The number of millionaires in the world is at an all-time high and so is demand for the most exotic of automobiles. Rolls-Royce and Ferrari have reported a second straight year of record sales, every Bugatti Veyron has found a home and the classic car market is going crazy. All of which means that in a number of social circles, a car that would seem unique in any other setting is likely to look comparatively mass-produced. Welcome to the world of bespoke car personalization, where exclusivity is key and where business is booming for Mansory.
German tuning and customization company Mansory has made a global name for itself through its outlandish and certainly unique takes on everything from Aston Martins to Mercedes SUVs, upsetting many purists along the way but making an increasing number of clients, for whom individuality is king, increasingly happy.
"We fill the niche the market the manufacturers can't, or don't want to fill in," explains Ralph Niese, the company's marketing head. "It is all about individualization. We offer our customers the possibility to create their very own car, with the interior, the aerodynamics and the engine power they want to have."
It's a niche where money is no object and one where the company has seen phenomenal growth. In 1989 it was a small tuning and aftermarket modification company specializing in English sports cars and now it is a global brand with dealers around the world and its own lifestyle range of accessories as well as designs on aviation and marine craft. "There is always a demand on high quality products, but the market for luxury -- and super sportscars is increasing. Accordingly the market for individualizations of those cars is also increasing," Niese explains.
The company's most recent creation is a comparatively conservative reimagining of Porsche's most popular car -- the Macan SUV -- into something nevertheless certain to stand out. Officially unveiled in July, the exterior has been completely reinterpreted with patterned carbon fiber elements including a new nose and tail, side skirts and diffuser. Under the hood the engine has been given an extra 64hp and inside the seats have been redesigned and reupholstered in contrasting leather. Even the steering wheel has been replaced. It goes from 0-100km/h in 4.5 seconds and onto a top speed of 274km/h.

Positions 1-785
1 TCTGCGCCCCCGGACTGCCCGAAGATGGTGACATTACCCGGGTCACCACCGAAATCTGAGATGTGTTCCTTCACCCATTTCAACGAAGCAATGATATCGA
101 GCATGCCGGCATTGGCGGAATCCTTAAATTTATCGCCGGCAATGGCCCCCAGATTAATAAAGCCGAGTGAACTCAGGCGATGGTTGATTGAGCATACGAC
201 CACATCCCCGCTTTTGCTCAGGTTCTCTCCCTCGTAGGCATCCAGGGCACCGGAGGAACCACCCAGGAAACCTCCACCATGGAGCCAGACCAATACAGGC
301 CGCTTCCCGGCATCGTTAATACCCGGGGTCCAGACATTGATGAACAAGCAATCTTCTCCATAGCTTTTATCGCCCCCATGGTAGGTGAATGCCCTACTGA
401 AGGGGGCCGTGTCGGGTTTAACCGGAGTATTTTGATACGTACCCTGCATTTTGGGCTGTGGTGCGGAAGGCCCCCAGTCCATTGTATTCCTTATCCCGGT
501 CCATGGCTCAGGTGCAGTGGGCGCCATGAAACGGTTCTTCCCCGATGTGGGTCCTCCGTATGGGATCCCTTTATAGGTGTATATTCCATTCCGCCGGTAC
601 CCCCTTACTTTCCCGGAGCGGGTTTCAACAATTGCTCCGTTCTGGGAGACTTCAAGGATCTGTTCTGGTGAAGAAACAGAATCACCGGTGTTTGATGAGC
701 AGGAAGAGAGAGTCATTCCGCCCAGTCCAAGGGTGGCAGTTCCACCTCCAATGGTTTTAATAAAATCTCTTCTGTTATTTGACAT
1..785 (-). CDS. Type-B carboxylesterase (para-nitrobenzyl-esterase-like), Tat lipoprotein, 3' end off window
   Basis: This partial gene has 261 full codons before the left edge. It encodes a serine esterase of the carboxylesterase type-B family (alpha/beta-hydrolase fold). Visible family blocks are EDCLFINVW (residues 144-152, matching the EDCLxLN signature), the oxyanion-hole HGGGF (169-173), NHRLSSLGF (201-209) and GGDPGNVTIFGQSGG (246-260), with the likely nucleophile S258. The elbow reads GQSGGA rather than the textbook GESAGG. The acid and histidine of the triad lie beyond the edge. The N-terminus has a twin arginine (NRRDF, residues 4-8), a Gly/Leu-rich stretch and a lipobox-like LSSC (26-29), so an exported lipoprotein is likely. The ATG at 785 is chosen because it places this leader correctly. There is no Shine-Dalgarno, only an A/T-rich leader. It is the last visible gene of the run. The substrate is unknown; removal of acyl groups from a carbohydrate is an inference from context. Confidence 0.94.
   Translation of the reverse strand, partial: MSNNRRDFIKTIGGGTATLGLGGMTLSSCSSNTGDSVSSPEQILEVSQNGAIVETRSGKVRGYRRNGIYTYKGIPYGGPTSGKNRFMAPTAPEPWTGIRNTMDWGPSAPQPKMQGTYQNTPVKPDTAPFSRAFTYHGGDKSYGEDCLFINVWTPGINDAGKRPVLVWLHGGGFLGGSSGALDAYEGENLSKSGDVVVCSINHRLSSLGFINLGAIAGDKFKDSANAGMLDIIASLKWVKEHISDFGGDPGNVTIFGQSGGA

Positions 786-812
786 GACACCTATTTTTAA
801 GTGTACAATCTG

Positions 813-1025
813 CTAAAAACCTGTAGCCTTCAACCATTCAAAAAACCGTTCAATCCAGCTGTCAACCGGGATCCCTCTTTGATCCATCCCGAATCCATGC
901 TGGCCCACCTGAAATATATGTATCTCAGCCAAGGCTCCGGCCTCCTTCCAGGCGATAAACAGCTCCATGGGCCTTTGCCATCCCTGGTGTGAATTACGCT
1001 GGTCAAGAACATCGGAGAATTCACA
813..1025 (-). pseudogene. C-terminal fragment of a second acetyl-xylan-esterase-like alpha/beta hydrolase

That's nothing compared to the car it created for this year's Geneva Motor Show. Called the Diamond Edition, it began life as a 576hp Mercedes S Class Coupe, but by the time that Mansory was finished, the engine was capable of putting out 986hp and almost all of the car's exterior panels had been reimagined and reshaped in carbon fiber.
No model off-limits
The standard Macan has become so successful, it's easy to see why discerning owners might want to make their model stand out. The same could be said of the S Class Coupe, which is styled to appeal to middle-aged executives. However, no car, no matter how rare or exclusive, is off-limits to a Mansory makeover, if that's what the client desires -- it even offers three different interpretations of the Bugatti Veyron: Vivere, Linea Vincero and Linea D'Oro.
"There is no special philosophy," says Niese about the company's approach to customization other than it is guided by its leading capabilities in carbon fiber work. "But driving a Mansory car should be a denomination of state-of-the-art-technology, design, lifestyle and a strong individual personality," he adds.
And this individualism is telling. Despite growing demand, especially from Asia, Russia and the Middle East, Niese says that there are no clear trends in terms of customized wants and desires. "We haven't noticed a specific preference. We create individualization, and this is related to individual persons and their individual taste."